Rebecca asked each of us newcomers to introduce ourselves, so I'll start with my family. I'm married with 5 children--3 boys and 2 girls--and we currently live in Tooele, UT. Aside from writing, I enjoy other forms of creation such as photography, sewing and cooking. Just don't ask me to garden. To go along with my fun pollen allergies, I also have no skill whatsoever making plants grow. Though I am pretty skilled at killing them.
I also have a Mommy Blog, where I post about raising my kids and other fun family stuff. And my Author Blog, where I post about the fun of writing, reading, and the occasional book review. Currently, I'm having a fun contest on my author blog, in conjunction with my sister-in-law's author blog. You can click HERE or HERE for more information, but basically we're recruiting followers as part of our Spring Into Reading contest. Once we both have 100 blog followers, we will do a drawing for the three prizes--a romance novel prize package, a fantasy novel prize package and a mystery novel prize package. Mel(issa) and I are really excited to give out these fantastic prizes, so don't miss your chance. Head on over and follow our blogs to enter!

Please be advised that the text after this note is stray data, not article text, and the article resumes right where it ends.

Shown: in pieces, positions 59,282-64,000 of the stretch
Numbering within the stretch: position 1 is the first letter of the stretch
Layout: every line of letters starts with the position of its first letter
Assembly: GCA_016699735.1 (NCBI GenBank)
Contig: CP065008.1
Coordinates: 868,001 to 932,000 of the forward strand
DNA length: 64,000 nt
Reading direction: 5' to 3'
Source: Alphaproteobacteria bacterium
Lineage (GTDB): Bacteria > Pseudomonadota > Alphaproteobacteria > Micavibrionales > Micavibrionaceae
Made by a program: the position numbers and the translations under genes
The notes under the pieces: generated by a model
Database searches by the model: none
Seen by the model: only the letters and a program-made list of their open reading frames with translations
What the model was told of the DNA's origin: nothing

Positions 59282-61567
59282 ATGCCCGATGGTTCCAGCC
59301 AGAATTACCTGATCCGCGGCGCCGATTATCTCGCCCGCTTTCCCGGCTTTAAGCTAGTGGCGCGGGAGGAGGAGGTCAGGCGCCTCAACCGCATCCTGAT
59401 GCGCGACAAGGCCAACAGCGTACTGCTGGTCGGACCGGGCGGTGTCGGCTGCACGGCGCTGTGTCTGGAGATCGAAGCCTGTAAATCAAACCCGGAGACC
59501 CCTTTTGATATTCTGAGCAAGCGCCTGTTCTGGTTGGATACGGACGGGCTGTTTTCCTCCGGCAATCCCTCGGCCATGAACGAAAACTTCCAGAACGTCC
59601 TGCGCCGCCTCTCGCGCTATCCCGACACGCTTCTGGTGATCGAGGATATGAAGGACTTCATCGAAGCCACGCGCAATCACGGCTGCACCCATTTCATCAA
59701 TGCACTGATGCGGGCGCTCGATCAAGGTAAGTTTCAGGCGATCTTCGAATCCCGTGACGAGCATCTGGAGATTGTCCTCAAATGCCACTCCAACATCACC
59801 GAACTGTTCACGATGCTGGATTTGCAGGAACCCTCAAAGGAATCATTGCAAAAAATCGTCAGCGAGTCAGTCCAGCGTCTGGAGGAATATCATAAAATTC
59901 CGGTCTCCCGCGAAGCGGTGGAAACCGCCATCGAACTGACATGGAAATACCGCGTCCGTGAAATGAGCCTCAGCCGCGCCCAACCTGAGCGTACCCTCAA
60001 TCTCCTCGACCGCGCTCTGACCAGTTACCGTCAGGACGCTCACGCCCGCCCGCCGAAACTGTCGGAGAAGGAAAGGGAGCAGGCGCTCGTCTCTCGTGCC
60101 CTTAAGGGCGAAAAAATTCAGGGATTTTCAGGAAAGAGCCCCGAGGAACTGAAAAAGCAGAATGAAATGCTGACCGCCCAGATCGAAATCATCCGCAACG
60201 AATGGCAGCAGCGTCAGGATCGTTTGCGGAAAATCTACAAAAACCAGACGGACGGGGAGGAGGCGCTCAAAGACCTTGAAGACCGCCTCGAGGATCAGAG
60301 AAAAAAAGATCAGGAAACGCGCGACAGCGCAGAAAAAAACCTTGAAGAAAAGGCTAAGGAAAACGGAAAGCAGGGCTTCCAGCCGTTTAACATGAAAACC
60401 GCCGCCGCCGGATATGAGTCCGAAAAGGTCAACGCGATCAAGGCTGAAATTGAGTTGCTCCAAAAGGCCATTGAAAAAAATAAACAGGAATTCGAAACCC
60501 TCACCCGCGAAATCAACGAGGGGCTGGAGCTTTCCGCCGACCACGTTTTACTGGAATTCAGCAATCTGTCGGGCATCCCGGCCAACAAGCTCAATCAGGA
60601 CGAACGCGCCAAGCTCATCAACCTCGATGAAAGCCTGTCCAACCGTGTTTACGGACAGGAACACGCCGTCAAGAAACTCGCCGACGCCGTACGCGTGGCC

I'm already looking forward to my next post. See you in 2 weeks :)
Monday, March 15, 2010
When opportunity knocked, I opened the door wide, invited it in and was asked to be one of the keynote speakers in a Women's Conference, in Price, Utah, in April. When the invitation was given, the committee suggested I bring my books and art to display and to sell. YES!!! I share this opportunity with you so you will know that I'm actively engaged in a worthy cause.
Now on to the business at hand. I want to share just a tiny excerpt from my book "Prince Etcheon and the Secret of the Ancient," with you.